Staff Publications

Staff Publications

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    'Staff publications' is the digital repository of Wageningen University & Research

    'Staff publications' contains references to publications authored by Wageningen University staff from 1976 onward.

    Publications authored by the staff of the Research Institutes are available from 1995 onwards.

    Full text documents are added when available. The database is updated daily and currently holds about 240,000 items, of which 72,000 in open access.

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Record number 414270
Title Effects of aquatic macrophytes on concentrations of contaminents in mesocosms
Author(s) Arts, G.H.P.; Groenenberg, J.E.; Beltman, W.H.J.; Romkens, P.F.A.M.
Source In: Proceedings of the SETAC Europe 21st Annual Meeting, 15-19 May 2011, Milan, Italy. - Brussel : SETAC - p. WEPC2 - 8.
Event Brussel : SETAC Ecosystem Protection in a Sustainable World: a Challenge for Science and Regulation, Milan, Italy, 2011-05-15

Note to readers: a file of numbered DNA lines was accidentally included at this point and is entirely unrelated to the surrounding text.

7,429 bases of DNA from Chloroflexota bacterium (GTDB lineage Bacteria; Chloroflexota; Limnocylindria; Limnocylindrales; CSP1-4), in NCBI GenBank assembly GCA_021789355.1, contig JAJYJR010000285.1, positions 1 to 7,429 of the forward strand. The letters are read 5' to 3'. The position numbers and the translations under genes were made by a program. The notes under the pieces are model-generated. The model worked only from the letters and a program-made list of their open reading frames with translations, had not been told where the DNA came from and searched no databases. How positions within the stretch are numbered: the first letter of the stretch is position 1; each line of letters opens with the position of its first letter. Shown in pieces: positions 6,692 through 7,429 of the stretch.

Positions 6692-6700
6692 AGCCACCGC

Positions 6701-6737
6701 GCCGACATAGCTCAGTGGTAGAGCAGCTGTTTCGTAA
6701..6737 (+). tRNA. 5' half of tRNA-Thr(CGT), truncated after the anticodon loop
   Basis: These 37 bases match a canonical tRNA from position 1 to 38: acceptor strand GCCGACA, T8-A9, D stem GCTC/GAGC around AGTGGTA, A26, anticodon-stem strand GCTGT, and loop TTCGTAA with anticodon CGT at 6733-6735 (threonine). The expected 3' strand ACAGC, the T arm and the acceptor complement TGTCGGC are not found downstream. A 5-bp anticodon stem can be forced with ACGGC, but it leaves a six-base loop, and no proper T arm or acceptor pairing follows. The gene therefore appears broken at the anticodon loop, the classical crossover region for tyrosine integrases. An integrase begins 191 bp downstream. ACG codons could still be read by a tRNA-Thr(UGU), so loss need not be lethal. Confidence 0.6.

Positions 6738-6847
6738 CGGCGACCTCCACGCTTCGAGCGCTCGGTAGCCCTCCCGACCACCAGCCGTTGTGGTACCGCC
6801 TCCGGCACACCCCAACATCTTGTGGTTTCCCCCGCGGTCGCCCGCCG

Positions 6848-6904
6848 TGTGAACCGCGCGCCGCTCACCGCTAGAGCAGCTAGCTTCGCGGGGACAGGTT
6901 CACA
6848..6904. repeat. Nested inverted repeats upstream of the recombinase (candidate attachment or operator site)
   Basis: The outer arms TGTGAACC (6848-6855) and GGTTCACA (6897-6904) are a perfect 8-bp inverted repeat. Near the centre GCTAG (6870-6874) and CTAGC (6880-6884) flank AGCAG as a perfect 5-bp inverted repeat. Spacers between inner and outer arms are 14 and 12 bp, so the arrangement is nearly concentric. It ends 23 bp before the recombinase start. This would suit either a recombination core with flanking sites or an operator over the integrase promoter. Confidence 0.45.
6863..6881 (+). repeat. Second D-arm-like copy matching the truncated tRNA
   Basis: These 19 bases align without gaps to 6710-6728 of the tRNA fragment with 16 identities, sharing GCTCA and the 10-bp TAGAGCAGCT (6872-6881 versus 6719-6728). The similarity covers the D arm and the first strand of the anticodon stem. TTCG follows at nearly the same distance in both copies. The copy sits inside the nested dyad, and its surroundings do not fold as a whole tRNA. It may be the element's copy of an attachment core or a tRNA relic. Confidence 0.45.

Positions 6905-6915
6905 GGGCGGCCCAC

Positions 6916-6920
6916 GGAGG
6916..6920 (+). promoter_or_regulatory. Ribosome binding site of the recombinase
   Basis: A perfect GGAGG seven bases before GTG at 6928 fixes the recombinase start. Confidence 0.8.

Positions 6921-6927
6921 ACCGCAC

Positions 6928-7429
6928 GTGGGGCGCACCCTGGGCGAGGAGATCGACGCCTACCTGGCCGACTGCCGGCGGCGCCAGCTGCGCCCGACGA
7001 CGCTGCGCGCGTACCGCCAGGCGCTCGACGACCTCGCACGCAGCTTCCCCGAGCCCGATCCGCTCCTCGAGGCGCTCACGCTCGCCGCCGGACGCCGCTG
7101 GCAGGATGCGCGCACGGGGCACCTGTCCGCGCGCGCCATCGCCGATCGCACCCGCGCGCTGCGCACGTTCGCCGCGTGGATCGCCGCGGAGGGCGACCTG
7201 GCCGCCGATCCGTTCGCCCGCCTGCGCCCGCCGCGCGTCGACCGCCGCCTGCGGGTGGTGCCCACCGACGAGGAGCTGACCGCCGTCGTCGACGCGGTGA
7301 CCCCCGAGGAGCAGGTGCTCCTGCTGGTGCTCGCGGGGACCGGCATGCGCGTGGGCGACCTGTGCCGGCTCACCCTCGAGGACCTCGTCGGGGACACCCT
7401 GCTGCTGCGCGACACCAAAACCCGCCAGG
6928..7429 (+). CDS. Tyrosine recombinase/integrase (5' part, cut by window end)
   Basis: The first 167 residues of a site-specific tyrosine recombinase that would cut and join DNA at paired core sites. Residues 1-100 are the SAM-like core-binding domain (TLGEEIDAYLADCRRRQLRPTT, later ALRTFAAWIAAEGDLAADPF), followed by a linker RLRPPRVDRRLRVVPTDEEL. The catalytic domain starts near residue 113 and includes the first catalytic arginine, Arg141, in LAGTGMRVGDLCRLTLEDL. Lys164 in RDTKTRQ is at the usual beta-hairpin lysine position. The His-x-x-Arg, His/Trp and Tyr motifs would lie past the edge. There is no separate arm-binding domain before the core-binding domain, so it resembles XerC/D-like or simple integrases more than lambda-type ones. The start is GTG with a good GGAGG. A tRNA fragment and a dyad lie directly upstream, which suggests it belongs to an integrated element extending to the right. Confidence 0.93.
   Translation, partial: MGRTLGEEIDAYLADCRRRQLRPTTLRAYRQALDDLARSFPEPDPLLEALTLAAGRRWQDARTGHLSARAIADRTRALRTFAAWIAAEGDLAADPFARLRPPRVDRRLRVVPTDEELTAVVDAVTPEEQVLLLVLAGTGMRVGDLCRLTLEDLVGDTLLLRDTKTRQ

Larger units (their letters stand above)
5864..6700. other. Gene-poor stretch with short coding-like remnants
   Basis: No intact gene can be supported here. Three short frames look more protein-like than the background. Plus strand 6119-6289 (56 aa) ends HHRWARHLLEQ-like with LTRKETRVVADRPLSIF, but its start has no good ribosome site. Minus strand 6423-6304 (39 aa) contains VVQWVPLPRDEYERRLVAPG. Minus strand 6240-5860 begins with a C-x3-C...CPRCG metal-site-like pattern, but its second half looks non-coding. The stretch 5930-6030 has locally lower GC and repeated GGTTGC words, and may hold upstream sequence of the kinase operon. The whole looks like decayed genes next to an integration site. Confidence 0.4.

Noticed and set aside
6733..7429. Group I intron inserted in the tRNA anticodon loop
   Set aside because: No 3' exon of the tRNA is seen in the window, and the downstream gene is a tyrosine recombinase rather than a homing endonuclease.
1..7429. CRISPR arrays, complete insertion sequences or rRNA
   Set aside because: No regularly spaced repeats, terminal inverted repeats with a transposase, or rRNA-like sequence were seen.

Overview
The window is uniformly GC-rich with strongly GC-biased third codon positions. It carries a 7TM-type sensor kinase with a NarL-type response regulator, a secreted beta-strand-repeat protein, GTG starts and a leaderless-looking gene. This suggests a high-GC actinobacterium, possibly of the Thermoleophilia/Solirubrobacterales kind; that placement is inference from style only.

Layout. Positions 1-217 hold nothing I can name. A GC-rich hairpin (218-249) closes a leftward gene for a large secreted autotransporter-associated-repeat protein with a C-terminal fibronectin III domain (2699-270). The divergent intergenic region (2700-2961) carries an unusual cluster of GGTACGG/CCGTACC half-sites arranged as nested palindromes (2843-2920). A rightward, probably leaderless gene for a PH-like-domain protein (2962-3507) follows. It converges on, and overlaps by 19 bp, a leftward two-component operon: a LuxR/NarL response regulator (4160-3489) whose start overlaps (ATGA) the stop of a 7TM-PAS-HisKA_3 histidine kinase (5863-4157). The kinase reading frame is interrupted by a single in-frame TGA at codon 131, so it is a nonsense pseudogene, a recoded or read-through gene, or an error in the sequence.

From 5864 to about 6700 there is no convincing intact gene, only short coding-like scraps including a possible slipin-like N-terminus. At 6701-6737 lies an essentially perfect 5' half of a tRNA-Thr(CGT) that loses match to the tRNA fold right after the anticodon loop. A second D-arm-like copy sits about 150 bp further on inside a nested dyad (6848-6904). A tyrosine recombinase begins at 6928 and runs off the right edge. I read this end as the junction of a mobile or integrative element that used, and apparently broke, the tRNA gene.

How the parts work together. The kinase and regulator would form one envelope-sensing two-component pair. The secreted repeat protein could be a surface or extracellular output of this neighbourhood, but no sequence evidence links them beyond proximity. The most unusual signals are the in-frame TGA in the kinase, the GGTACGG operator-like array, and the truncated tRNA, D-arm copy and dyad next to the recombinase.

Department(s) CWC - Environmental Risk Assessment
SS - Soil Chemistry and Nature
Publication type Abstract in scientific journal or proceedings
Publication year 2011
Abstract Aquatic macrophytes play important structural and functional roles in aquatic ecosystems. For example, they change their chemical environment by increasing pH and the diurnal variation thereof, cause fluctuations in dissolved O2 levels and produce organic matter, both solid as well as dissolved organic carbon (DOC). Such changes in the chemical environment affect both concentration and speciation of contaminants in aquatic ecosystems. To determine the magnitude of such changes, experiments were conducted to monitor the impact of macrophyte growth form and macrophyte biomass on concentration and speciation of contaminants in various ecosystem compartments, i.e. sediment, plants and surface water. Effects of growth form were studied in a potted-plants experiment performed in mesocosms. The effects of biomass were studied in four flow-through experimental ditches. Concentrations of pesticides (dimethoate, ¿-cyhalothrin, metribuzin and imidacloprid), pharmaceuticals (ibuprofen) and heavy metals zinc (Zn) and copper (Cu) were monitored over time. Concentrations of Cu and Zn diminished rapidly, the decrease
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